Brands should focus on romance over revenue this Valentine’s Day

There is nothing romantic about consumerism, and Australians agree - 40% believe 14 February is a day purely designed for florist and card companies to cash in. With society evolving, there is an opportunity for marketers to create a change in the perception around Valentine’s Day and connect with people on a more authentic level, Australian Marketing Institute's Nick Kariotoglou argues.

As a marketing professional with over 20 years in the industry, I have seen how the marketing of Valentine’s Day has created a perception that it is more of a commercial outlet than a day that celebrates love.

So, with today being Valentine’s Day, it is the perfect opportunity to shift perceptions and make it a day about romance over revenue.

I like to think of myself as a year-round romantic, collecting ideals from my loved ones throughout the year, so when Valentine’s Day comes around I’m giving gifts with meaning. But consumer-driven marketing origins is causing the authenticity of Valentine’s Day to fade.

The evolution in consumer spending habits and social norms means that it’s now a better time than ever to switch-up the approach marketers have towards the marketing of their brand’s products and services on this day and place a greater focus on creating an authentic connection with the consumer.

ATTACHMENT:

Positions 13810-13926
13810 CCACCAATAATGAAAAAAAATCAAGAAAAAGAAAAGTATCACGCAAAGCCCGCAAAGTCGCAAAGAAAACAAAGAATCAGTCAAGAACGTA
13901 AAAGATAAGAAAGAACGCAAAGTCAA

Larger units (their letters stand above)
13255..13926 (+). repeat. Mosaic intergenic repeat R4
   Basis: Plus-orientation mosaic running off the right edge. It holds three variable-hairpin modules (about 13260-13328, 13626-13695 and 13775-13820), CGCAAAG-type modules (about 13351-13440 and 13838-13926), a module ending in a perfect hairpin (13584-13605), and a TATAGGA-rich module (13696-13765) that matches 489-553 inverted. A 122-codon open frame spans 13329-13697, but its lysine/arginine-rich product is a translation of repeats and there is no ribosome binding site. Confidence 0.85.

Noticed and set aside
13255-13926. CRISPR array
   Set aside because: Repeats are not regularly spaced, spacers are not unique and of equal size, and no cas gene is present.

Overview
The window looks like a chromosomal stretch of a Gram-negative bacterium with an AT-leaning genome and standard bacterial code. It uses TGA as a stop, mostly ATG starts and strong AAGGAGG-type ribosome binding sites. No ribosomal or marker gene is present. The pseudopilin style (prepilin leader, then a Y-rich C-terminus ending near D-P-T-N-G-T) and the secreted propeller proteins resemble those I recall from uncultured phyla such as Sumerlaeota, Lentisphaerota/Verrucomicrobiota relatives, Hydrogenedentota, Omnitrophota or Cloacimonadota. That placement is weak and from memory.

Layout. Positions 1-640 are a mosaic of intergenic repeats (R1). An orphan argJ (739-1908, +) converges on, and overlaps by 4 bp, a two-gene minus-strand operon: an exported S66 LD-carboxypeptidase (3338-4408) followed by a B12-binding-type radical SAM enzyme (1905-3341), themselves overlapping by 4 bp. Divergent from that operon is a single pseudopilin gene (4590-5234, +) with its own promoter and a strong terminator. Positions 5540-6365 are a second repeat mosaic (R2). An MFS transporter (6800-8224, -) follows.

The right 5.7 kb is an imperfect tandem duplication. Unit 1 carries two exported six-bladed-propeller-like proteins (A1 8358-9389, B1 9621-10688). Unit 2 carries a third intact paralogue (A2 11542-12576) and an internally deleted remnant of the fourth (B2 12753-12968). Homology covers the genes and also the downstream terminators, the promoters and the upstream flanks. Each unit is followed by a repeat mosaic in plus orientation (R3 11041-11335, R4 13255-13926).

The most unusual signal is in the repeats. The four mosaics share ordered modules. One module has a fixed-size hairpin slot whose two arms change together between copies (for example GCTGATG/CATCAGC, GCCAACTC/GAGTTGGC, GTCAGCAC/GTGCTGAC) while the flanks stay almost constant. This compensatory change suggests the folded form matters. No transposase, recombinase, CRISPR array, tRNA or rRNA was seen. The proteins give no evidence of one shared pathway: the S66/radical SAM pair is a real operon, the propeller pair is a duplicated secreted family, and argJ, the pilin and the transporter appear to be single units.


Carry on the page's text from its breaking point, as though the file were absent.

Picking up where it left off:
To do this, big retailers and brands need to shift their focus to making a connection with consumer’s lifestyles. Today, the transformation of gender norms and fluidity in sexuality should influence a shift in the way anniversaries such as Valentine’s Day are marketed.

For brands to connect with the consumer, there needs to be a greater emphasis on the universality of love and brands should instead look at customising experiences and gifts no matter the couple or the relationship.

We are also in an era of responsible, conscious consumerism and cookie-cutter marketing campaigns no longer cut it. Australian consumers are more skeptical and their spending habits have tightened, putting the pressure on brands to gain the trust of their audience and to ensure their experience with the brand is authentic.

Therefore, brands need to be constantly thinking about how they can add value to the consumers lives.

Whilst brands are unlikely to de-commercialise Valentine’s Day, due to the increase in sales this annual event brings, there is an opportunity to create a shift in the current perception.

Branding and marketing needs to not push the consumer into purchasing, but instead connect with them on a human level. For marketers, there exists an opportunity to capitalise on the shifting trends and redefined notion of what is love.

Valentine’s Day means more than just a day driven by revenue over romance. It’s also about shared authentic experiences with loved ones.’

Nick Kariotoglou is a director at the Australian Marketing Institute 


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